Straining  my neck, I struggled to get a good look at the plants hanging by their roots in bags of “growing material”.

“Why are your tomato plants upside down?”

“This technique makes the plants more productive and keeps them pest and weed free”, came the answer.

“Oh, that is clever,” I said even as I thought the whole thing had a weird, bizarro, Alice in Wonderland logic to it.

Well, I am all for improved farming techniques that increase crop yield, but this roots on top approach strikes me somehow as just wrong. What happens when those big boys or  a couple of  juicy beefsteaks start sizing up? I feel the whole farm could come crashing down on the patio–with me under it. To say nothing of a convenient poaching level for thieving squirrels.

After a week or so of watching  Tomato Bizarro, I have seen at least one advantage. During a spring thunderstorm in which we received golf ball size hail, the ground on top tomato plants acted as a force shield and the young plants were spared the icy beating some other conventional vegetables in the garden received.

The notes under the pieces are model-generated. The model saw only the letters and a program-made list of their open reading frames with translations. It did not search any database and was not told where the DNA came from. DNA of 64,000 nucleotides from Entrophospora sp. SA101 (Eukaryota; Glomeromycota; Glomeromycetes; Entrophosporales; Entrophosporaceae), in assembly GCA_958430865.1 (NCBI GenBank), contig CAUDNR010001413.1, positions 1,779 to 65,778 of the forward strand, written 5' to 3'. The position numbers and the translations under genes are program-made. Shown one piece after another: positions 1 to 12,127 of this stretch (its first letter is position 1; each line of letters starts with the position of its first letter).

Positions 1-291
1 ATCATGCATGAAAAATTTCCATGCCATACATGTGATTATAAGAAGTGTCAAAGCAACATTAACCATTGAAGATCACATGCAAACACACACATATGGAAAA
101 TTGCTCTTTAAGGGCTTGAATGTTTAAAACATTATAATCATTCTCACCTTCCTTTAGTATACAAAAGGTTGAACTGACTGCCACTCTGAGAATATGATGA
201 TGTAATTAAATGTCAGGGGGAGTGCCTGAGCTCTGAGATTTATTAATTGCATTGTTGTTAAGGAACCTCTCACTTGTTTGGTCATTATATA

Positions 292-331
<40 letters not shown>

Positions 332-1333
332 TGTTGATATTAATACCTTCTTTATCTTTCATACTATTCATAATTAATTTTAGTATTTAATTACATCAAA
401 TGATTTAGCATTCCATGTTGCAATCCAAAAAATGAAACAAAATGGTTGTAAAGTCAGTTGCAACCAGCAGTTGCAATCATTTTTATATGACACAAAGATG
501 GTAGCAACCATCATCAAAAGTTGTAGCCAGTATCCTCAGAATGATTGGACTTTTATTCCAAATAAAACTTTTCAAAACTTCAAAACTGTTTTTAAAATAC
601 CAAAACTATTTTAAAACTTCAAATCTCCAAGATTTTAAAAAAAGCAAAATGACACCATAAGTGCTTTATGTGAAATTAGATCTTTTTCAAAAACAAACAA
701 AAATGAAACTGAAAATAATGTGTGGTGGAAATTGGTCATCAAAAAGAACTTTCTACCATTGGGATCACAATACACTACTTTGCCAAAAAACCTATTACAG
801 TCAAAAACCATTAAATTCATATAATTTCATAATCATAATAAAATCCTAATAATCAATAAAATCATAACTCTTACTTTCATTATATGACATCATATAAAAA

But, as the rains continued, the brilliant and resourceful Farmer Donna implemented a new technique which I have never seen applied before in an agro situation to insure that her crop did not get too wet.

Tomato Bizarro with the latest fashion rain gear.

oily mess

April 26, 2011

Last week, the President came on the TV to tell Americans that there was little we could do to stop rising oil/gasoline prices in the near term.

Mr. President, I beg to differ. The America I know, defeated the Nazis in World War II and won the cold war with the Soviet Union. The America I know  has led and fed the world for the last 60 years. The America I know could certainly  do a lot to help stabilize rising gasoline prices.